Police were warned about the risks of closing emergency call centres a full 18 months before the M9 crash fiasco, it has emerged.
Control rooms have been centralised and closed as part of cost-cutting measures put in place as the force battles to make savings of more than £73 million by 2026.
Nobody is listening to staff and they are not consulting with themCameron Buchanan
But yesterday it was revealed a report written by a senior officer last year had highlighted a number of potential problems – such as the loss of experienced staff and a possible threat to public and officer safety.
The news comes as Police Scotland’s Bilston Glen call centre in Midlothian faces criticism over its handling of a call reporting the recent M9 crash – a report which police then failed to follow up.
Police chiefs have admitted they failed the families of John Yuill, 28, and Lamara Bell, 25, who lay undiscovered in the wrecked car near Stirling for three days. Mr Yuill was dead when police eventually attended the scene after a second call and Ms Bell died in hospital four days later.
In January last year, a report by Assistant Chief Constable Mike McCormick said reducing the number of call handling centres and replacing them with larger bases would leave officers better placed to respond to incidents.
But the report also drew attention to a number of risks associated with the move, admitting: “Previous experience of remodelling of call handling and command and control arrangements, from policing and other services, has shown that changes may create a misplaced public concern that the service to callers may be diminished due to a lack of local knowledge and sensitivity.”
The document revealed 325 call centre staff had lodged an interest in early retirement or voluntary redundancy – with reports yesterday indicating as many as two-thirds of staff at Bilston Glen had applied to leave.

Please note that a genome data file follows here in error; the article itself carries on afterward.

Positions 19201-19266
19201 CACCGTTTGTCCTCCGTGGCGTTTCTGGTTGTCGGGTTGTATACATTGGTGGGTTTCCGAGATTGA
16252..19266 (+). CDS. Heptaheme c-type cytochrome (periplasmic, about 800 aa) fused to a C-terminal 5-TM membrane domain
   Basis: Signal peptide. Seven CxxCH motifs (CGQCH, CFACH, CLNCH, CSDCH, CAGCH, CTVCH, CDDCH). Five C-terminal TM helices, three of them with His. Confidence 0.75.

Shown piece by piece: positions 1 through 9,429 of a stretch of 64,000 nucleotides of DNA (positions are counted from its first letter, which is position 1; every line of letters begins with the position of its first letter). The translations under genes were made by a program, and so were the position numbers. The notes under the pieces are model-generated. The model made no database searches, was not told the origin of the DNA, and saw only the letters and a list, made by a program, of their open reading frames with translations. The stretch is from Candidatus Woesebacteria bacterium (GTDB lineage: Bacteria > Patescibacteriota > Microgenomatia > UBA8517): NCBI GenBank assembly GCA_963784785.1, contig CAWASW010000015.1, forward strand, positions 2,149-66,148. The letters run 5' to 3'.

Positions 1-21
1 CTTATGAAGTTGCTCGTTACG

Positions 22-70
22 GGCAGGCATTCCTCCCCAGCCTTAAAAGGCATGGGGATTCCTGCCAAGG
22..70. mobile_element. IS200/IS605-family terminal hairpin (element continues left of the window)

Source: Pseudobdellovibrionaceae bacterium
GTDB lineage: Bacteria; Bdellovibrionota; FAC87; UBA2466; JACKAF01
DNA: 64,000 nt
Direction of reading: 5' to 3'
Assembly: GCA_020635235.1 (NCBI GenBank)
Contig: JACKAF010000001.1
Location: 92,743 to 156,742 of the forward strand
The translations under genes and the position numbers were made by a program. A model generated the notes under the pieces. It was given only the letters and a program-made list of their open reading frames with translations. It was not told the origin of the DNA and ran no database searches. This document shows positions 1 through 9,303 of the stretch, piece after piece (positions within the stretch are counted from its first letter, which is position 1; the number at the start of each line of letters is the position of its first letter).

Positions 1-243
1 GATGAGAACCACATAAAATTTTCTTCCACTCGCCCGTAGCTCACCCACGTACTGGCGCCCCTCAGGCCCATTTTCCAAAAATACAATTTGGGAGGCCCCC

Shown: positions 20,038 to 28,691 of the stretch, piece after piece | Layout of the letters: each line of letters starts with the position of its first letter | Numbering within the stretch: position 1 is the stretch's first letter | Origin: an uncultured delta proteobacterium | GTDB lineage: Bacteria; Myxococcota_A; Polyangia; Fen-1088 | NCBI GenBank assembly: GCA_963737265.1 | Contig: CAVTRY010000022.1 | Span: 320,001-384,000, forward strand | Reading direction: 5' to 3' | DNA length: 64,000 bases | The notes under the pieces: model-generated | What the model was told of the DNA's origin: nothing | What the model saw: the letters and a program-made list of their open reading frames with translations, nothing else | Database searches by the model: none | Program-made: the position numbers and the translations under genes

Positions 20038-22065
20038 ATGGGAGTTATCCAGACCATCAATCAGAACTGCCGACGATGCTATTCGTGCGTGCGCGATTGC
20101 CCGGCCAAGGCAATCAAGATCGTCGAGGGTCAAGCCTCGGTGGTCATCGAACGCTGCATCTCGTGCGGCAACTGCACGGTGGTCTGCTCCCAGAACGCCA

And last week it emerged more than one in ten staff members at the call centre were on sick leave last month.
Meanwhile, figures released by Scottish Labour showed more than 53,000 working days at Police Scotland had been lost to stress over the past two years – with 10,016 between January and March this year alone.
Lothian Tory MSP Cameron Buchanan said the startling figures demonstrated the “awful” fall in morale across the force, leaving police unable to cope on a day-to-day basis.
He said: “There’s a ten per cent absentee rate, and that’s because morale is so low. It’s really bad, it’s just awful. People don’t stick around when morale is low.
“A lot of people are leaving. Nobody is listening to staff and they are not consulting with them. The way they have handled staff and the morale and the consultation has been awful.”
Assistant Chief Constable Val Thomson said: “We remain committed to the programme of change across our contact, command and control division. Perceived and emerging risks are identified as part of the change programme and mitigated appropriately at every stage of the phased implementation of the project and are subject to the scrutiny of the Scottish Police Authority.”